By default, per-request impersonation is disabled in ASP.NET, meaning that each request is always served by a thread running under a fixed account. The account is typically ASPNET or NETWORK SERVICE, depending on the underlying operating system. If per-request impersonation is enabled, the worker thread inherits the security token assigned to the request by IIS. Per-request impersonation changes the identity of the thread executing the current request, not the identity of the ASP.NET worker process hosting the serving thread. Per-request impersonation is activated with the following statement in the web.config file:
<identity impersonate="true" />Another form of impersonation is possible in ASP.NETper-application impersonation. In this case, you still ask the worker thread to impersonate an identity, except that the identity is fixed and hard-coded in the web.config file:
<identity impersonate="true" <br> userName="MyAspNetAccnt" password="ILoveA$p*SinceVer1
Impersonation doesnt really change the physical identity of the process running ASP.NET. More simply, all threads serving in the context of the ASP.NET worker process will always impersonate a given user for the duration of the application.
When a fixed identity is involved, the security token must be generated by the ASP.NET worker process. Running under a poorly privileged account like NETWORK SERVICE, though, the ASP.NET worker process may, in some cases, lack the permission to do that.
A process running under a nonadministrator account cannot impersonate a specific account on Windows 2000 unless you grant it appropriate privileges. Under Windows 2000, a process requires the Act As Part Of The Operating System privilege to impersonate a fixed identity. This is indeed a strong and powerful privilege that nonadministrator process accounts like ASPNET and NETWORK SERVICE are generally not granted for security reasons.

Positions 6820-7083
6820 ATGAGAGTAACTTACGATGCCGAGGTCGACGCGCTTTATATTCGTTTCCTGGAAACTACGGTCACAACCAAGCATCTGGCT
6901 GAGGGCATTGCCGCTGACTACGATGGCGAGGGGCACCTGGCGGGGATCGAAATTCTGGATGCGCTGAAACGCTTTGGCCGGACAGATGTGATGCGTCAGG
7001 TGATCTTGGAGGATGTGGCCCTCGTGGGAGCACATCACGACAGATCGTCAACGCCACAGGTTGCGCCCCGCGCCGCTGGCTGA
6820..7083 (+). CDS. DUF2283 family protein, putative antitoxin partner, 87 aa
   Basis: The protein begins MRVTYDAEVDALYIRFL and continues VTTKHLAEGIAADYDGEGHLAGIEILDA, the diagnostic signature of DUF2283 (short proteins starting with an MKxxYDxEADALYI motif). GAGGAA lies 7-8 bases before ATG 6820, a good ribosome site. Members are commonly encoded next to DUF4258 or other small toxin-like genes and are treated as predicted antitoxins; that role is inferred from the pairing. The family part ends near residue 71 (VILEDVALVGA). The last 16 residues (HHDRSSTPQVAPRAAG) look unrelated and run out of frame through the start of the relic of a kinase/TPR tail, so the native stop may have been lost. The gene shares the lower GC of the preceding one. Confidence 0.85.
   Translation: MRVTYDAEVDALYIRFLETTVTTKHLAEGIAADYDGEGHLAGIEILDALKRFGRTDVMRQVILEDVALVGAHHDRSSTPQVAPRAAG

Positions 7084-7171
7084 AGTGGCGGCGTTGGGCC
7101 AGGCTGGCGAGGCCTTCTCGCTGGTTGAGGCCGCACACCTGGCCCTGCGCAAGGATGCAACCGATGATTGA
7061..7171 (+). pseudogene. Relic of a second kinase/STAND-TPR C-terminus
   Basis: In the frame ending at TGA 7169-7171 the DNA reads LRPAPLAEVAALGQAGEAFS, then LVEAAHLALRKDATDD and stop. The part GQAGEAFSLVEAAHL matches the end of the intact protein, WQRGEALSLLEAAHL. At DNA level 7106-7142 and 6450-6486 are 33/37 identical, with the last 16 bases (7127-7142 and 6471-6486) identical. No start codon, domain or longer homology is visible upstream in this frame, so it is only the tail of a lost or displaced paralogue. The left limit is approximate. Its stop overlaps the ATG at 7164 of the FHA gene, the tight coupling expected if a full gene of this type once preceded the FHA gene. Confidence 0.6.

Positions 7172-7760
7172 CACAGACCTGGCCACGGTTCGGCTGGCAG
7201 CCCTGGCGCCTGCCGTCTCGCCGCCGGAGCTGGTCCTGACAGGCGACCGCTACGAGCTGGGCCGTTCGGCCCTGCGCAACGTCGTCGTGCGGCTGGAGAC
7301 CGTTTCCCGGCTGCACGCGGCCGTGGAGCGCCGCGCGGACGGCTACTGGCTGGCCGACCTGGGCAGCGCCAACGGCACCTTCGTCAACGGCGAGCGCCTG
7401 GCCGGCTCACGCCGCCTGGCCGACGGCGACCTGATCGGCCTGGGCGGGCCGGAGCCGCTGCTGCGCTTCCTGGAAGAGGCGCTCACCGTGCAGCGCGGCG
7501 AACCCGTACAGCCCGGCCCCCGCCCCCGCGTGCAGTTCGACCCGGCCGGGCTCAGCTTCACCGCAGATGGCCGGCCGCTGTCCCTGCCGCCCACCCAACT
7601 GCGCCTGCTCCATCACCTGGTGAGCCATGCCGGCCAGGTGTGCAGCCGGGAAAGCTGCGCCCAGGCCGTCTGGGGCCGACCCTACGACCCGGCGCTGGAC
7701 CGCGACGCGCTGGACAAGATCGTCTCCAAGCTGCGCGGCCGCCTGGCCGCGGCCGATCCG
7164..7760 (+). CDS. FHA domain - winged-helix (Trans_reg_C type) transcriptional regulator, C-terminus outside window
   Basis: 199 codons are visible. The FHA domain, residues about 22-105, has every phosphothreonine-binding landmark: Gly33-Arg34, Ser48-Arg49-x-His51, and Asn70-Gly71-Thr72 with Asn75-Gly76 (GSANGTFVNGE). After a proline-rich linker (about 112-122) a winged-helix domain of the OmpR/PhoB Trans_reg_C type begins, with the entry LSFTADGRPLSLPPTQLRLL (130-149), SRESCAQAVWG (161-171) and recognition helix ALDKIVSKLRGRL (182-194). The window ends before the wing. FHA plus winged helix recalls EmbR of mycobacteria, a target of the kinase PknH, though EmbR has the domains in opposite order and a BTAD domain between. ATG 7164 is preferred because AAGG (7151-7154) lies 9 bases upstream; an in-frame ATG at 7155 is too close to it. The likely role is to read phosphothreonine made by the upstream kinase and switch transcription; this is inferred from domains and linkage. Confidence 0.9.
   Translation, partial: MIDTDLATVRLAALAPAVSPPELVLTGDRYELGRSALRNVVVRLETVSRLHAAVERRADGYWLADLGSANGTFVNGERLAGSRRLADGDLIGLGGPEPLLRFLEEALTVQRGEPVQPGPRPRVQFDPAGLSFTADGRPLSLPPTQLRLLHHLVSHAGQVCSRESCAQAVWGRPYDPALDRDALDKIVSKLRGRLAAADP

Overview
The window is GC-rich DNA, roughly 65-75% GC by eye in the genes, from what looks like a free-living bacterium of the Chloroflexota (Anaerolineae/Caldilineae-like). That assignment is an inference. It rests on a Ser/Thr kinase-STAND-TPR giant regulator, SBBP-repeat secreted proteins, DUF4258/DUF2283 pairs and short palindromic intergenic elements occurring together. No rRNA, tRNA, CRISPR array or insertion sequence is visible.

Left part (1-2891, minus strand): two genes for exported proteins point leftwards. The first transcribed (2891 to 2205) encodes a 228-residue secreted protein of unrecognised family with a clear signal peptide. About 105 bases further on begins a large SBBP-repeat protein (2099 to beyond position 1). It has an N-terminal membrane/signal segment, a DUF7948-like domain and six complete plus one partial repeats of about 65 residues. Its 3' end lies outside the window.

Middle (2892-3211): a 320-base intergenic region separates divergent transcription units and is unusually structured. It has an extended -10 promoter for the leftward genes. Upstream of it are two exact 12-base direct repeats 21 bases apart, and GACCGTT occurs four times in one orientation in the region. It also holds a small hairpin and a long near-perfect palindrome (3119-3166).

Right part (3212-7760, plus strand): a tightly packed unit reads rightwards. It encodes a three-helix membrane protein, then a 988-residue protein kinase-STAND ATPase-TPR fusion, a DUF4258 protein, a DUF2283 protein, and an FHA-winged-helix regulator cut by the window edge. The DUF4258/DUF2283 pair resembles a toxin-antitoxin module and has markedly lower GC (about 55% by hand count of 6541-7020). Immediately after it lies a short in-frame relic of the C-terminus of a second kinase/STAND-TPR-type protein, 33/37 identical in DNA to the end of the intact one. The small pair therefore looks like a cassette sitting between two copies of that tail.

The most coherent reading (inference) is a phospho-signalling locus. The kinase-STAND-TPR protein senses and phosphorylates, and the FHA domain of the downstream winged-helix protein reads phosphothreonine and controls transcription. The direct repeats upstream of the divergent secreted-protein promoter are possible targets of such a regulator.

The requirement disappears with Windows XP and Windows Server 2003, which will also make it possible to impersonate a given identity to processes that lack the Act As Part Of The Operating System privilege.
In ASP.NET 1.1, though, impersonating a fixed identity is also possible under Windows 2000 machines and IIS 5.0. The ASP.NET 1.1 runtime plays some tricks to revector the call back to the aspnet_isapi.dll module, which is running inside IIS 5.0 and under the SYSTEM account. Basically, the ASP.NET 1.1 ISAPI extension creates the security token and duplicates it in the memory space of the worker process. In this way, ASP.NET 1.1 supports fixed impersonation without requiring the Act As Part Of The Operating System privilege on the worker process account.
In the end, expect to have troubles with fixed impersonation only if youre still running ASP.NET 1.0 applications under Windows 2000. In this case, for the impersonation to work, you need to run your ASP.NET applications under the SYSTEM account, with the security repercussions that this might have.
A third possibility to change the identity of the ASP.NET worker process is impersonating through the IIS anonymous account. The idea is that the ASP.NET application grants access to anonymous users, and the anonymous account is configured in IIS to be the desired account for the application.
In this case, the application uses per-request impersonation and the ASP.NET code executes as the impersonated account. The process account remains set to ASPNET or NETWORK SERVICE. In this way, you dont have to worry about replicating in the new account the minimum set of permissions on folders that allow ASP.NET to work.
Dino Esposito is Wintellect's ADO.NET and XML expert, and a trainer and consultant
based in Rome, Italy. Dino is a contributing editor to Windows Developer
Network and MSDN Magazine, and the author of several books for Microsoft
Press including Building Web Solutions with ASP.NET and ADO.NET
and Applied XML Programming for .NET. Contact Dino at email@example.com.